Physically modified starches include a pregelatinized starch that is prepared by heat-gelatinization and then dried to a powder. This instant starch is water-soluble and doesn't require further cooking. Because of its lower viscosity resulting from loss of granule structure, the starch can be used at higher concentrations. Certain confectionaries require high levels of starch to give structure to their products. These gelatinized instant starches serve this role. Cold water swelling starches represent a different type of instant starch. They are made by a proprietary process that retains the granule structure but lowers the granule strength. These cold water swelling starches give higher viscosities than the other instant starches. They are used in instant food mixes and for products such as low-fat salad dressings and mayonnaise.

Plant breeding has led to specialty starches with atypical proportions of amylose and amylopectin. Waxy maize starch with nearly 100 percent amylopectin is inherently stable to retrogradation. Chemically cross-linked waxy maize starch is a very high-quality modified starch. High-amylose starches have become available more recently and have led to lower caloric starches. Because of the crystallinity of these starches they are partially resistant to digestion by intestinal amylases and behave as dietary fiber when analyzed by the official methods of analysis for dietary fiber. Some of these high-amylose starches contain as high as 60 percent dietary fiber when analyzed.

The nutritional value of uncooked (ungelatinized) starchy foods (cereal grains, potato, peas, and beans) is relatively poor. Our digestive enzymes do not readily convert the native granular starch of uncooked fruits and vegetables into glucose that would be absorbed in the small intestine. Undigested starch passes into the large intestine where, along with dietary fiber, it is broken down to glucose and fermented to short-chain fatty acids. Some of these short-chain acids are absorbed from the large intestine resulting in recovery of some of the caloric value of the native starch.

Starch-Derived Dextrins and Corn Syrups

Modified starches as described above were developed to improve starch functionality in foods as well as their ability to withstand the physical forces of modern food processing systems. In addition to the food applications of starches and modified starches, the native starches are also converted into other products that serve food and other industries. These products do not require the granular character of native starches, which is lost by chemical or enzymic action during processing of the starch.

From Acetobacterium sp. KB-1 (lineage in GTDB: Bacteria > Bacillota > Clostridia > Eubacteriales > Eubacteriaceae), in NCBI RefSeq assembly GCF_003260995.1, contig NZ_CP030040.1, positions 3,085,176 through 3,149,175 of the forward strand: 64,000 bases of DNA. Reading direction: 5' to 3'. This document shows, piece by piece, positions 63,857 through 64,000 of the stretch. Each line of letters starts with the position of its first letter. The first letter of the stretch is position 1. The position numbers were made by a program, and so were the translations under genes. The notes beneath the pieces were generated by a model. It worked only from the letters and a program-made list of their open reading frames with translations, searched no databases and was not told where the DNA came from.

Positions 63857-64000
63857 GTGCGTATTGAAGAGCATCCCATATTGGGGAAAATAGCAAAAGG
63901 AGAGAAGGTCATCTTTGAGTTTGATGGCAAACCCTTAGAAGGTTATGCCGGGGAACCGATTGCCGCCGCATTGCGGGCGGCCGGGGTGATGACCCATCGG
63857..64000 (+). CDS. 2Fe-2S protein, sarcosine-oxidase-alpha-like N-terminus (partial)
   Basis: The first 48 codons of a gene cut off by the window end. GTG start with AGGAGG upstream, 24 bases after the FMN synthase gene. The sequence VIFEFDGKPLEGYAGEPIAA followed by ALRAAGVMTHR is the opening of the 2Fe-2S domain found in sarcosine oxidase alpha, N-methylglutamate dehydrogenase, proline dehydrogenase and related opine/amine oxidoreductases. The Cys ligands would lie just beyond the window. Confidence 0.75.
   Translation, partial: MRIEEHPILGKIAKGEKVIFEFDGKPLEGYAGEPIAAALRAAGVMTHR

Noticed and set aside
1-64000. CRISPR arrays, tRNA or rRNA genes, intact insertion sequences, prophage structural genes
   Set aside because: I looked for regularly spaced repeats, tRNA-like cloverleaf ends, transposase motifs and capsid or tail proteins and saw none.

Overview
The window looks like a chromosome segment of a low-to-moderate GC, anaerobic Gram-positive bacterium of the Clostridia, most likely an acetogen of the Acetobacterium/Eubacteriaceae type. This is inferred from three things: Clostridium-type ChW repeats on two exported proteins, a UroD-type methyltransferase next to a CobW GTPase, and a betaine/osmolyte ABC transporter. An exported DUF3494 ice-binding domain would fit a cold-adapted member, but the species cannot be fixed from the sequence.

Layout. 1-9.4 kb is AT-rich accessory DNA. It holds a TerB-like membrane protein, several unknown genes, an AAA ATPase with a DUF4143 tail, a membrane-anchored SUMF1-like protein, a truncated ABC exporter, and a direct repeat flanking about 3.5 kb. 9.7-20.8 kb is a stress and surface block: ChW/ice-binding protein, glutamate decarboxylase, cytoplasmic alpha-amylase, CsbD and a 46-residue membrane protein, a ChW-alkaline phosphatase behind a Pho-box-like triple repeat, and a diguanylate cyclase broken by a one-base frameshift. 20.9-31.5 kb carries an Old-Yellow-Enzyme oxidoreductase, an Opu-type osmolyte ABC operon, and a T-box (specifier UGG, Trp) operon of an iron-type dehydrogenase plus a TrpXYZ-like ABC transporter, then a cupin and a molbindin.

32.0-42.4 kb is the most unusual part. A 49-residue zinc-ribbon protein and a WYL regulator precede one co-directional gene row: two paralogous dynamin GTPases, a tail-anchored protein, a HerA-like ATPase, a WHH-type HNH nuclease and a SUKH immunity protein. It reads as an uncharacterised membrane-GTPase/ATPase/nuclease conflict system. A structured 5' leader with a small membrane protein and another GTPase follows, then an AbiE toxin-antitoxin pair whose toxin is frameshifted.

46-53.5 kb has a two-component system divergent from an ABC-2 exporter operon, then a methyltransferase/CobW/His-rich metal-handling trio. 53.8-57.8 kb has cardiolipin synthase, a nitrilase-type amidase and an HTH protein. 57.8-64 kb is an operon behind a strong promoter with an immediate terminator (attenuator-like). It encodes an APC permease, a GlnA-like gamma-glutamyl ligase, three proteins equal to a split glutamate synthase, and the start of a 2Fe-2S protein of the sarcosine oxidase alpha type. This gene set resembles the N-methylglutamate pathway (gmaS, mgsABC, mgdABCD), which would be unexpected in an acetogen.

Dextrinization, a process requiring high temperatures and acid that has been in use since the early 1800s, converts native starch into dextrins that are composed of amylose and amylopectin chains of smaller sizes and altered structure. Consequently, food and nonfood industries have access to a range of dextrins of varying molecular sizes, solubility, and viscosity, but without the granular characteristics described above. Corn syrups are made in the same way as the dextrins, but they are converted to a higher degree such that glucose is a major ingredient. The more recent availability of an enzyme that converts glucose into fructose has led to a new industry in high-fructose corn syrups, which have found a strong market in beverages.


Frazier, Peter J., Peter Richmond, and Athene M. Donald, eds. Starch Structure and Functionality. Cambridge, U.K.: Royal Society of Chemistry, 1997.

Light, Joseph M. "Modified Food Starches: Why, What, Where, and How." Cereal Foods World 35 (1990): 1081–1092.

Murphy, Pauline. "Starch." In Handbook of Hydrocolloids, edited by Glyn O. Phillips and Peter A. Williams. Cambridge, U.K.: Woodhead Publishing; Boca Raton, Fla.: CRC Press LLC, 2000.

Thomas, David J., and William A. Atwell. Starches. St. Paul, Minn.: Eagan Press, 1999.

—Betty A. Lewis

gar. For example, wholemeal pasta contains high levels of carbohydrate and significant amounts of dietary fibre, minerals, and B complex vitamins. This makes it a favourite pre-race food for many marathon runners: the carbohydrate helps to boost muscle glycogen stores, and the other components help to maintain the health and efficiency of the runner. See also resistant starch.